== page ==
On March 7, 2012 New York City became the first local government to pass legislation ensuring public access to government data – a high-water mark, some might argue, in the open data movement. Nowhere is the impact of this trend more apparent than in cities. As people begin to sort through and make sense of all this data, government decision-making is coming under increasing scrutiny as savvy citizen groups and organizations create stronger and stronger cases to challenge the status quo.
Ahead of this curve is Gehl Architects, the Danish urban planning consultancy and design firm that helped produce the World Class Streets document which laid the ground work for the NYC DOT’s remarkable transformation of Broadway–most notably the pedestrianization of Times Square and Herald Square. For decades Gehl Architects co-founder Professor Jan Gehl has been collecting human-centric data on public spaces and public life to inform city planning practices.
Gehl Architects builds on Jan’s data collection methodologies to gather information that enforces a people-first paradigm through both design and education. With newly available numbers now quantifying the quality-of-life improvements their projects have helped produced, the Open Data movement is in many ways just beginning to catch up to Gehl’s pioneering moves.
As Gehl Architects told Untapped:
“Through the selective collection and presentation of data around human physiology and behavior correlated with the usage patterns of different city streets and public spaces we have demonstrated the direct relationship between city design and life in cities. Observations and data collected from across the world suggests that many aspects of the relationship between urban form and public life are dependent on fundamental aspects of the human experience— such as our senses, our height and way we soak in our surroundings at the speed in which we walk . These universal aspects can then be combined with the unique and contextually driven characteristics of place to create a more humanized city with healthy public life and mobility. Strategies to these ends we have been deploying around the world for the last 12 years. ”
Untapped Cities is pleased to announce its partnership with Gehl Architects for a series of collaborative posts on how data is reshaping the way cities are designed. With decades of planning and dozens of different interventions under their belt, Gehl Architects brings a wealth of international experience on how to make people the main driver in urban design. Untapped writers will be pairing these lessons with new processes, platforms and publications coming out of New York City’s budding open data movement.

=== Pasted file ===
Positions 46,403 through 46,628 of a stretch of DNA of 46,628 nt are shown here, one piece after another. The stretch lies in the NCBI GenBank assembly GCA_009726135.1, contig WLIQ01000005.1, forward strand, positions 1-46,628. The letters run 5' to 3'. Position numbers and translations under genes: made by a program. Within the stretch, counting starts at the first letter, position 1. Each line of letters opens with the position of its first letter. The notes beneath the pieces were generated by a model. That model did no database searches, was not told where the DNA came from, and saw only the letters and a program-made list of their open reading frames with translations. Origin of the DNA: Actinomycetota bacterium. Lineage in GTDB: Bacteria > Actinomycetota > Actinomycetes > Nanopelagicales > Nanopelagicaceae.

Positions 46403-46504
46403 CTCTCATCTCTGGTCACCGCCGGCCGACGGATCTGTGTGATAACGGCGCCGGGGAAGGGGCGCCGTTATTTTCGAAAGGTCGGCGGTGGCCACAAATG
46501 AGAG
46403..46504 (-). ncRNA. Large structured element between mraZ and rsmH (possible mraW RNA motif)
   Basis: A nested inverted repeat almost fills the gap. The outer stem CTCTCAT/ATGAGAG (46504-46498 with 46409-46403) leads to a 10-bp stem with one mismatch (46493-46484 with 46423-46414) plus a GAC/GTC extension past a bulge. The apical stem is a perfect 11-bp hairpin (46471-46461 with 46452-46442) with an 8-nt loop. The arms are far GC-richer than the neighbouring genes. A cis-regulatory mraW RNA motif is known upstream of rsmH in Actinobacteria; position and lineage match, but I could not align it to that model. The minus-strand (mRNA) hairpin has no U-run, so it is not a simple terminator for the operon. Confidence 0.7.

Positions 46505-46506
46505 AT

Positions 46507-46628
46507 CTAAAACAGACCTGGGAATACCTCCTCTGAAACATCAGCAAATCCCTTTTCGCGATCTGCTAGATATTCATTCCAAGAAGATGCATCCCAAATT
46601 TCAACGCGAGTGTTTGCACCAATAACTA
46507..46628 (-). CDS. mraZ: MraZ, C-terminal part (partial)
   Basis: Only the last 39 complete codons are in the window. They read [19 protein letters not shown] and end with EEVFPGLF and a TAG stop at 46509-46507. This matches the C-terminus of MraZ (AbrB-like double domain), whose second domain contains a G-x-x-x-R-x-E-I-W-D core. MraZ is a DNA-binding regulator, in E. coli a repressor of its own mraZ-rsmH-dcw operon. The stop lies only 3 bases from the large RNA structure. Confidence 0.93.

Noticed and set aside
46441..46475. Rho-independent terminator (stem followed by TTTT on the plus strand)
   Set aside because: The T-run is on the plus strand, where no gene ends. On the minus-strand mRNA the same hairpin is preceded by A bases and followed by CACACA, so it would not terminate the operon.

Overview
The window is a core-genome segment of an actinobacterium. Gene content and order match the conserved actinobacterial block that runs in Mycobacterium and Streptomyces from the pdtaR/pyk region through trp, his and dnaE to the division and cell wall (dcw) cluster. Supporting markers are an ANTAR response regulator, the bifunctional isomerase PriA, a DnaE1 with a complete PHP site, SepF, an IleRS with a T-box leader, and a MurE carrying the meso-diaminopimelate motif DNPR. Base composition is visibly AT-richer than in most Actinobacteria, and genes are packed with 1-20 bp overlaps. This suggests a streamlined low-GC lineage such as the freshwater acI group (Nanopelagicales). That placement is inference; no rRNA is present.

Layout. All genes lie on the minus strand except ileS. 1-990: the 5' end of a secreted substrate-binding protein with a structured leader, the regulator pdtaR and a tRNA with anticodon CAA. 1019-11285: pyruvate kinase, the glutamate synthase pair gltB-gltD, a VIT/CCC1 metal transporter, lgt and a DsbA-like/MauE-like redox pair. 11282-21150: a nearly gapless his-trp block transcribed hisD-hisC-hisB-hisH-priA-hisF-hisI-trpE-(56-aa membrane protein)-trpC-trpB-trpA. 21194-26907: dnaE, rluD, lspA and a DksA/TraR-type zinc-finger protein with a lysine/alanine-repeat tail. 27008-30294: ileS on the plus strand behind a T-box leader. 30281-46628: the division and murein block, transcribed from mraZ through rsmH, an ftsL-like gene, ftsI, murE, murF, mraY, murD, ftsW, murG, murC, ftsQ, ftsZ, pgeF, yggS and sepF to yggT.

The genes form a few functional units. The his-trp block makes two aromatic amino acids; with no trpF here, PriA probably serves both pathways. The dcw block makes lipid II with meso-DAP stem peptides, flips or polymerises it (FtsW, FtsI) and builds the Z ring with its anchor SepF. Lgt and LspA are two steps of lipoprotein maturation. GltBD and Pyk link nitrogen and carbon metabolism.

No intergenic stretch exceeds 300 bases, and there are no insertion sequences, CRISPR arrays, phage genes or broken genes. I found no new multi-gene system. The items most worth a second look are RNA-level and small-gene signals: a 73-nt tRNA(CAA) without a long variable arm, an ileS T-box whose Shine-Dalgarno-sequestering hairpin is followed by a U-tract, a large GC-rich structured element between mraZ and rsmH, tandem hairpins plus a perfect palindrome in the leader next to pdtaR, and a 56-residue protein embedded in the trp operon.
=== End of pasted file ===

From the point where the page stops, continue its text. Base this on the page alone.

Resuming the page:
In this series of blog posts, Gehl Architects‘ Institute department and Untapped will interrogate the way in which we produce and use data on cities (as in spatially specific data). We will explore how data collection and selection influences city leaders’ decisions, and how it is often the data that is hardest to collect, that counts the most for our quality of life. This data is therefore often the most neglected in city decision making.
From a lens of people centered planning, these posts will track a course from the pioneers of data collection in cities through to tomorrow’s outlook. We will begin, as many urban geography courses do, with Charles Booth’s 1889 poverty map of London, compared and contrasted with the crowd-sourced mapping tools from Open Plans. The series will continue with an interview with Birgitte Svarre, Jan Gehl’s co-author on an up-coming book on people oriented data collection followed by an exploration on how we can use data to compare and contrast life in cities. We will take a critical look at livability in Melbourne and how data will shape urban design practice in the coming years, using the remarkable public engagement effort in Christchurch following the devastating earth quake there one year ago as an example.
Throughout, we will continually highlight how decisions around how we collect and map data on the city affects actual built results and how city design today begins with data. Whether we are aware of it or not, data drives change in our cities.